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Jepson Field Book volume 31 page 184 | University and Jepson Herbaria Archives, University of California, Berkeley

Jepson Field Book volume 31 page 184
Barstow ----------  - The Harris family raise honey, both for domestic use and to sell. They use a great deal at home -- so much that they are quite unused to molasses or sirup and seldom taste either. And how much better it is! Tho' poor they have the very best sweet, that of the ancients, which can be eaten with any food. Think of the ten thousand poor families about California with mean food at table missing a blessing which needs very slight industry to encompass.    The various plants in this region give very unequal colors and very different flavors to honey. The honey from some native plants is inedible, so strong and rank is it. I ::::::::: 15 December 1915. ----------  have never tasted honey from the Schinus molle or Pepper Tree but A. Alvey says it cannot be eaten.    The alfalfa bloom makes a fine clear white honey but is sometimes spoiled by gatherings from the Creosote    White Sage Honey, so very clear and white and fine flavored is considered the most superior honey. Manson says it is marketed as a fancy product in New York under the trade title of Orange Blossom Honey. - Ocotillo. Miss Waterman says this has many names, such as Our Lord's Candle, Holy Candle, etc. A San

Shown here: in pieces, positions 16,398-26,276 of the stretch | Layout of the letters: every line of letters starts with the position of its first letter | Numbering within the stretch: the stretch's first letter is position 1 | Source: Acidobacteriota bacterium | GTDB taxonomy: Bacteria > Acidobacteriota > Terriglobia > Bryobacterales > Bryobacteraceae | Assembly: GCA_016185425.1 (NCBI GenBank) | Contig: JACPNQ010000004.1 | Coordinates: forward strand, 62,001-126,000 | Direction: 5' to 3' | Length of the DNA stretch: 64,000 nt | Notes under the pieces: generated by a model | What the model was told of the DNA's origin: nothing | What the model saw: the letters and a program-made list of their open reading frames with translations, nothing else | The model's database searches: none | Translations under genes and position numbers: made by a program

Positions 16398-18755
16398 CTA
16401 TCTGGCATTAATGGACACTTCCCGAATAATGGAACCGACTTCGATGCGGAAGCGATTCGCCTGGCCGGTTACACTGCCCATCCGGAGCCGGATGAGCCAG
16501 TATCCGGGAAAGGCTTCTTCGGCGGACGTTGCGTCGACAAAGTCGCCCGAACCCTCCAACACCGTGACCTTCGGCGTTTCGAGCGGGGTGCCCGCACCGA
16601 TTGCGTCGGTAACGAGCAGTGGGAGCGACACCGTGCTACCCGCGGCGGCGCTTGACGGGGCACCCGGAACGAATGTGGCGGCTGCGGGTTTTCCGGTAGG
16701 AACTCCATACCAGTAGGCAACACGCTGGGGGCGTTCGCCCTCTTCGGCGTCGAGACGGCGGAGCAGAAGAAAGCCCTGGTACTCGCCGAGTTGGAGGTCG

University and Jepson Herbaria Archives, University of California, Berkeley
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